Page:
In 1943, during the war, a number of people living in Mapusaga Tuai were moved by the Government from Ma[4ASR486]pusaga Tuai to Mapusaga Fou, which is the land involved in this case. Some of these people were from Western Samoa. The remainder were American Samoans. The school at Mapusaga Tuai was also moved to Mapusaga Fou.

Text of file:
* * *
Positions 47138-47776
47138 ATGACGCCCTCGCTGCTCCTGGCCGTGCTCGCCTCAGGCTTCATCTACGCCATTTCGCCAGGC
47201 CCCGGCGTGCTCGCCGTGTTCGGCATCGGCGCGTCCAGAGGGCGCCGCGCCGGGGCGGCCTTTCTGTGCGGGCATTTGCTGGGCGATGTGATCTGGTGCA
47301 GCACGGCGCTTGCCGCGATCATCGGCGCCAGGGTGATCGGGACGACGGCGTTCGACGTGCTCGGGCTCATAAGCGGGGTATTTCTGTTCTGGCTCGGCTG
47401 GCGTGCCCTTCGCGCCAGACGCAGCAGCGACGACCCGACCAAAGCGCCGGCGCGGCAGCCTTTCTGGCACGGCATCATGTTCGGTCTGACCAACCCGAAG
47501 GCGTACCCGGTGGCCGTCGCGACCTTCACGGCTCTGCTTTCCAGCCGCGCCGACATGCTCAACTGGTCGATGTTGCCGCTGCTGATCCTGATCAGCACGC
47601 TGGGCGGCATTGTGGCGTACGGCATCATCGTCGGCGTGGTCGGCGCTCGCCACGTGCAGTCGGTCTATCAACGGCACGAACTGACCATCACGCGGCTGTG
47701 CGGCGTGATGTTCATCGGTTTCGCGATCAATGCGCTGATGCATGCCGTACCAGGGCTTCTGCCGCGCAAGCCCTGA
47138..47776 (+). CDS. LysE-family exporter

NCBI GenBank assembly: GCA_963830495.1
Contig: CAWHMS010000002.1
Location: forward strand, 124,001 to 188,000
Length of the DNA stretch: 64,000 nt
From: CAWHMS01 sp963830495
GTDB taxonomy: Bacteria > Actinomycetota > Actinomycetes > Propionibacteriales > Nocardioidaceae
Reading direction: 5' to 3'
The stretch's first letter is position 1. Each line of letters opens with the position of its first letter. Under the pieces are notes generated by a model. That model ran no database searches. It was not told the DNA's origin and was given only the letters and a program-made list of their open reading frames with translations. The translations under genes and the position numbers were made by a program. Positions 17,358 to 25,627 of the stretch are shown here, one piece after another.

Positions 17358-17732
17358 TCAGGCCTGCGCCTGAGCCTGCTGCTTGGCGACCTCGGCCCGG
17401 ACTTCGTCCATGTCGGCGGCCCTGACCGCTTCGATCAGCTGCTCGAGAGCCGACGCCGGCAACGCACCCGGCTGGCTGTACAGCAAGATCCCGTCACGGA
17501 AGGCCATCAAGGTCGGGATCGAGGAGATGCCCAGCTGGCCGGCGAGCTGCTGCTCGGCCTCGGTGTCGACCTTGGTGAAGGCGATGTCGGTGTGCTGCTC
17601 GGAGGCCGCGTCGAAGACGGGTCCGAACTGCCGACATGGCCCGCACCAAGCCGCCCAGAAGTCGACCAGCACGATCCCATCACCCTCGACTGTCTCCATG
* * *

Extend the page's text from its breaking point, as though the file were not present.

Siufanua testified that the school was moved under his authority without objection by anyone. It appears that before the actual removal of the school and people, Siufanua consulted with a number of chiefs from Pavaiai who agreed to the removal to Mapusaga Fou when Siufanua told them he had already approved the removal. Among the Pavaiai chiefs consulted by Siufanua were Tua, Toluao, Muagututia, Poloai, and Faimalo. Savea claims that the removal was under his authority. However, despite Savea's claim, we believe that the weight of evidence is to the effect that Siufanua and the Pavaiai chiefs consulted by Siufanua gave the authority and not Savea. Savea may have had something to do with the removal, but we are convinced from the evidence that the actual authority came from Siufanua and the Pavaiai chiefs consulted by him, and that anything done by Savea in connection with the removal was the result of his having consulted with Siufanua and upon the authority of Siufanua.